Most news media outlets simply reported that Russia has ten times more guns than Ukraine, ignoring that Russia has had numerical superiority from the beginning and that Russian guns have proven unreliable and inaccurate. Ignoring, too, the entire question of their location and their density. There are only so many guns one can operate effectively in a small area.

That same density issue also governs how many tanks and armored vehicles, and how many troops, can be stuffed into any small battlefield before various factors like creating too many targets for the enemy, or increasing the likelihood of friendly fire, kick in.

When the Ukraine war started, Russia was said to have 2.9 million men under arms to Ukraine's 1.1 million. This, and other simplistic numbers, created the impression of practical superiority. But all three million troops could not, and did not, invade Ukraine. Russia was never able to take advantage of its numerical superiority in men under arms.

Today, Moscow has only about 150,000 soldiers on Ukrainian territory, spread out over the 1,000-mile front. U.S. intelligence says units have been reduced by an average of one-third of their personnel. Combat readiness and capacity has declined proportionately.

Meanwhile the poor performance of the Russian air forces has continued (the planes essentially relegated to being flying artillery) while the low supply of modern missiles and precision weapons has reached a crisis stage. Russia has been firing old Soviet-era missiles, some over 50 years old.

ukraine russia putin war zelensky severodonetsk
The Russian propaganda leaflets dropped over Kyiv were addressed to "Citizens of the Chechen Republic"—relics of the Soviets' former military might. Ukrainian Ministry

The truth is that in the actual war, Russian troops on the ground are far outnumbered by Ukrainian forces, locally and overall. The Ukrainians are more motivated, better trained, better led and better equipped, especially since Western guns and equipment started to arrive in the field in May. From artillery to newfangled weapons that can shoot down drones overhead, Ukraine is once again showing its superior military prowess.

There are Ukrainian setbacks. British intelligence reported this week that there were some desertions in Ukrainian ranks, and indeed both sides are exhausted and battered. It's become a war of attrition more than anything else. Ukraine's supplies and supply lines are constantly under pressure. That's why Zelensky has to constantly exhort the fighters on, glorifying their efforts and their sacrifices, predicting success while also maintaining enough of a boil to suggest catastrophic failure if they let down their guard.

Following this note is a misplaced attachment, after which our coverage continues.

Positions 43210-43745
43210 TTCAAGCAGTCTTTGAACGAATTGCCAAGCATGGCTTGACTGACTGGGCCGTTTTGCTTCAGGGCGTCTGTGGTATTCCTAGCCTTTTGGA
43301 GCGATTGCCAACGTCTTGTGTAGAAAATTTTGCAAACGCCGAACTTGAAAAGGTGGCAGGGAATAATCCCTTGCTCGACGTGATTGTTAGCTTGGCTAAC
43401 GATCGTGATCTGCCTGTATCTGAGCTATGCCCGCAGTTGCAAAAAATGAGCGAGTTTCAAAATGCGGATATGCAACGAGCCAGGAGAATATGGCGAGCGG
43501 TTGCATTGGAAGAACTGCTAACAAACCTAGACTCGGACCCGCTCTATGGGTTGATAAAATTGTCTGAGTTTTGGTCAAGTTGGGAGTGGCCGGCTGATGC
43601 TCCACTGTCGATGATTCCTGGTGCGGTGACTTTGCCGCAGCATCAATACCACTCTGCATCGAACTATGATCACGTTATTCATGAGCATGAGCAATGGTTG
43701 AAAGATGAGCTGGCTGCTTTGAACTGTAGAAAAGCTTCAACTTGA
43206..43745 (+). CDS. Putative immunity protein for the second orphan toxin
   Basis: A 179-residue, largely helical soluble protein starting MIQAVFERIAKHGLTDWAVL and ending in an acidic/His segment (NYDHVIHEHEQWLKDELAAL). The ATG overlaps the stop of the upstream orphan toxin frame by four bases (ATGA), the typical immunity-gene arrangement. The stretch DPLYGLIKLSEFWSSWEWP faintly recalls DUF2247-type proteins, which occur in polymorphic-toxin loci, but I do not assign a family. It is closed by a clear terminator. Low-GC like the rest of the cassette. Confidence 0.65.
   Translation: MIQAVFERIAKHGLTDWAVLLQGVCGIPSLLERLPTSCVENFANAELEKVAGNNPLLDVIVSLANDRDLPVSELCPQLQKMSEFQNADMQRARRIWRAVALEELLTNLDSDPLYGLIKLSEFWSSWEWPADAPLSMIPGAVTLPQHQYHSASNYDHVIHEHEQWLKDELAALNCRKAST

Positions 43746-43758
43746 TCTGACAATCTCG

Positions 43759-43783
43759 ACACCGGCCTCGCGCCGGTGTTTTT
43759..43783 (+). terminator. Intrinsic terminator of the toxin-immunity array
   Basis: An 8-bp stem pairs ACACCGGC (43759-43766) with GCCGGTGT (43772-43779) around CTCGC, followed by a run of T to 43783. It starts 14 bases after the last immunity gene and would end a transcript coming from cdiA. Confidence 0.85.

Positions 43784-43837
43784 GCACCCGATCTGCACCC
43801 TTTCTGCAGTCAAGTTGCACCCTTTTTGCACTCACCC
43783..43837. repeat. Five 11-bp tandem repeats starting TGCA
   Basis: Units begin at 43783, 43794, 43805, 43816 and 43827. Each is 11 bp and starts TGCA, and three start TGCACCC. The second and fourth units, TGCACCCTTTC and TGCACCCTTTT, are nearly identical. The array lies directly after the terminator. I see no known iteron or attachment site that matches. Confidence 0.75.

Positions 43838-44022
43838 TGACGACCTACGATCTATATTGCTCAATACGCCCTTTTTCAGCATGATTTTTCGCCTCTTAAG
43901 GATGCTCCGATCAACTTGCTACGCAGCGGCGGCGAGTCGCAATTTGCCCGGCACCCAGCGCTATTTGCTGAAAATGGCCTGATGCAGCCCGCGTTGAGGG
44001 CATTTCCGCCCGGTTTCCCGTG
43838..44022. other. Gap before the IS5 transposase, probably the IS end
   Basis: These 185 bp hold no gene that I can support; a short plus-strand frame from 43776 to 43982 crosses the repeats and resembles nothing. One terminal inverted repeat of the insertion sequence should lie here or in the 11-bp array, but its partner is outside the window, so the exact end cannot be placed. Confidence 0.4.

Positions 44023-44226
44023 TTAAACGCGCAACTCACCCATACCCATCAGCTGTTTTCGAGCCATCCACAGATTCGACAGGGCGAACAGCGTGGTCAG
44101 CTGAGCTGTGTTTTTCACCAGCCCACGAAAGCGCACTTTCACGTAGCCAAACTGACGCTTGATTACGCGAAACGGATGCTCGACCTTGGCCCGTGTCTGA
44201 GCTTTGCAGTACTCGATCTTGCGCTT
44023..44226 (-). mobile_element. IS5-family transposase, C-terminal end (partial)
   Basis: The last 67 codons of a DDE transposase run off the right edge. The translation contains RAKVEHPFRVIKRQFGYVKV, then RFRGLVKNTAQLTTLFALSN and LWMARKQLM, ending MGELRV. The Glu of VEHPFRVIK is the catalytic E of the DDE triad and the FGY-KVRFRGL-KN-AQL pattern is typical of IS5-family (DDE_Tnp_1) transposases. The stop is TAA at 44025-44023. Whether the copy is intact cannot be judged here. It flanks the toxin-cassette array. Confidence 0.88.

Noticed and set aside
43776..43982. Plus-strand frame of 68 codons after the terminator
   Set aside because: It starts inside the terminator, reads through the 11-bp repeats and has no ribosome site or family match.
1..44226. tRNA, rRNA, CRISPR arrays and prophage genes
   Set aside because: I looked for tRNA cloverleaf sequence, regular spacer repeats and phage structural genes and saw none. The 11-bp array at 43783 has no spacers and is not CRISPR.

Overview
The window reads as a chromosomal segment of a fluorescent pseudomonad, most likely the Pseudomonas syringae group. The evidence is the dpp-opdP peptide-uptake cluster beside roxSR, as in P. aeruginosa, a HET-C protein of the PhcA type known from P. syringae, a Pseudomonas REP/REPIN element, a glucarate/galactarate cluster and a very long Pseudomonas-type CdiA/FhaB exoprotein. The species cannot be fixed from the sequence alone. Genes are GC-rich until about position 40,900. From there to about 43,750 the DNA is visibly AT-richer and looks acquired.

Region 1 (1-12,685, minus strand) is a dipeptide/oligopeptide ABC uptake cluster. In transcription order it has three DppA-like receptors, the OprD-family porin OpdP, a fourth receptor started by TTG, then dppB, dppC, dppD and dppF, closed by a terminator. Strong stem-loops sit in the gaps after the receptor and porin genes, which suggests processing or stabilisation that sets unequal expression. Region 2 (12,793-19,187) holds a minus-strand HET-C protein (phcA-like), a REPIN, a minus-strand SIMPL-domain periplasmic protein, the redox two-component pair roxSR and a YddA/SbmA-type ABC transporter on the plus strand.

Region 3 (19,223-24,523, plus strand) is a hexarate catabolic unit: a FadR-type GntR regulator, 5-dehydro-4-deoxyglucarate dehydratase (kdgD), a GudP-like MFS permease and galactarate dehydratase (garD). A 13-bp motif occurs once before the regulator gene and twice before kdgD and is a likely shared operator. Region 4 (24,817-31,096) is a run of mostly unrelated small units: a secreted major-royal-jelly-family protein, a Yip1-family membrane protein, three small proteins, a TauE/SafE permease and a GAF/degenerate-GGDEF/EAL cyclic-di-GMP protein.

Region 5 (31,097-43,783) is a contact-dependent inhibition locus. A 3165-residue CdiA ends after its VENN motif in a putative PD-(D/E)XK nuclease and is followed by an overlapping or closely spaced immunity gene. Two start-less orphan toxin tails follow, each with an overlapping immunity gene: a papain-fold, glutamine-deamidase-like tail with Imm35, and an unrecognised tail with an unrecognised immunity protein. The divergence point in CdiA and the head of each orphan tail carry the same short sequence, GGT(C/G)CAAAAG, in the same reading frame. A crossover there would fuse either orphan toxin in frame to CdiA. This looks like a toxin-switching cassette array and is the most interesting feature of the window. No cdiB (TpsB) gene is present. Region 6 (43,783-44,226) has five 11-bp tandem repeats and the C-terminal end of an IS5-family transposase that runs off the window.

That's also why NATO chief Stoltenberg says, "We must not weaken in our support of Ukraine, even if the costs are high—not only in terms of military support but also because of rising energy and food prices."

Meanwhile, Vladimir Putin can say nothing that is truthful to the Russian people. He has been able to mostly hide the gross failures of his invasion from the public. But it is harder to hide that Russia is scraping the bottom of the barrel looking for people to fight, or the fact that there have been enormous numbers of deaths and injuries. The bodies may be left behind on the battlefield or hidden from sight, but the soldiers and conscripts are someone's sons, husbands and lovers. Word gets out.

This week, in an interview with CNN, Ukrainian Defense Minister Oleksiy Reznikov laid out Kyiv's three-stage strategy to defeat Russia. The first, he said, is to stabilize the front to prevent further losses to Russian artillery and hold on until sufficient Western arms arrive to turn the tide decisively in Ukraine's direction. The second stage would be to push Russian forces back to their positions before the invasion on February 24, temporarily controlling all of Ukraine. Then would come the third stage, where Ukraine would accede to talks with Moscow. "We are going to liberate all our territories, all of it all, including Crimea," Reznikov said. He dismissed expanding the war beyond the February 24 borders or fighting for control of Crimea, suggesting that negotiations instead would have to be conducted to find a long-term solution.

Even without a Plan B, that indeed will take years. But Ukraine will win.